Understanding the Nature of and Responding to Uncertainty

When event level detail of supply chain activity is visible, multiple alternatives can be deployed to manage uncertainty. These include the following:

Eliminating the source of uncertainty. Visibility can identify sources of uncertainty and shed light on events in order to identify systemic process problems. For example, it can identify bottlenecks and provide other opportunities for improvement in processes, such as new product introduction (NPI). A Web-native application and platform can provide a single view of individual and aggregated events.

Protecting the supply chain defensively from unanticipated variability. Visibility can help predict the range of variability, as well as reveal when to deploy reserve resources and when to use resource buffers.

Protect actively by making supply chain processes more flexible. When changing conditions are visible, they can be identified, and users can respond immediately. For example, resources can be reallocated and transported across a network as conditions warrant.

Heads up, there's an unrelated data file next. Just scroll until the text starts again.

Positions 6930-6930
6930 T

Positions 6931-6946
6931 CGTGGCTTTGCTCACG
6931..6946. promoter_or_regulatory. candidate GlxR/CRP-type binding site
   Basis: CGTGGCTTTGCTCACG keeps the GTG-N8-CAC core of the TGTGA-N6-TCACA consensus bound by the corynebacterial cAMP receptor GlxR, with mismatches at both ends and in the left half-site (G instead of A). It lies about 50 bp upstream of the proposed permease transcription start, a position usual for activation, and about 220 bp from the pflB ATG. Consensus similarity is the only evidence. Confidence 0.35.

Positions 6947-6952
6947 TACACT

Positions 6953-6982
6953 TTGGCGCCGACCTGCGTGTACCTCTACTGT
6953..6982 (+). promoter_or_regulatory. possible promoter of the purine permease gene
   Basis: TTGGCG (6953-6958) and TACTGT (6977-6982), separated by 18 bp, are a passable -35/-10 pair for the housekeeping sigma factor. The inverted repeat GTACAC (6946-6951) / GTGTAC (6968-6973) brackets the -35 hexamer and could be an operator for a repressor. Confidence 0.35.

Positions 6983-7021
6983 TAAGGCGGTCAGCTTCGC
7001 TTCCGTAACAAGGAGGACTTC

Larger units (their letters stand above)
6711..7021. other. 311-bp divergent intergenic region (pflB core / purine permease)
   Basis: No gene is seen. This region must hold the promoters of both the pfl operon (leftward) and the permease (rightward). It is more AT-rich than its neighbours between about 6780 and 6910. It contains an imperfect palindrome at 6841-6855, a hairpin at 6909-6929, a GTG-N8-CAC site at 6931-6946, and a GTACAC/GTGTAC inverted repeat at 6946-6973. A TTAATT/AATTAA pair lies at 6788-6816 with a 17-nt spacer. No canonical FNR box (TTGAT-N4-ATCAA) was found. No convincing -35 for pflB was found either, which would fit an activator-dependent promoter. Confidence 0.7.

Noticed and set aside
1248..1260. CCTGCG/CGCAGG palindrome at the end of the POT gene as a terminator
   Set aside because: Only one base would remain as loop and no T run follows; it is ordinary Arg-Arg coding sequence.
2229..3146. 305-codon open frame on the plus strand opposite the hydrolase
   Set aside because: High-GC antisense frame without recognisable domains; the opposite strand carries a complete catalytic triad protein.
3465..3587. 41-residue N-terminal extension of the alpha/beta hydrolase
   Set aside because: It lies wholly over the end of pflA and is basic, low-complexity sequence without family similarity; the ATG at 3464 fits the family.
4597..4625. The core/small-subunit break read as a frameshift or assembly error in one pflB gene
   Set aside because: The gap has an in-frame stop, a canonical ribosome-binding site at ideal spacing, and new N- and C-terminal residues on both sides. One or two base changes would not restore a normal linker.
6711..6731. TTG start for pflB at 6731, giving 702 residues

Visibility Technology Options

Traditional ERP and SCM systems such as supply chain planning, order management, and logistics management provide static and fixed views, because the systems themselves are rigid. However, emerging interdependent supply networks (ISN) use collaborative planning and forecasting, distributed order management, and collaborative transportation planning to extend visibility beyond the edge of the enterprise. They are also mobile and can exploit new technologies like global positioning systems (GPS), active radio frequency identification (RFID), information exchanges, and satellite communications. As a result, global visibility is now reality, thanks to these and other technological advances.

Although many independent SCEM vendors have disappeared, supply chain offerings still include visibility software licensed technology, as well as visibility services. Visibility deployment providers include

  • Visibility services, which are characterized by rapid rollout and economies of scale, and an ability to reduce an enterprise's data management burden. Example providers include GT Nexus, MDI/Bridgepoint, DesCartes, and many third party logistics companies.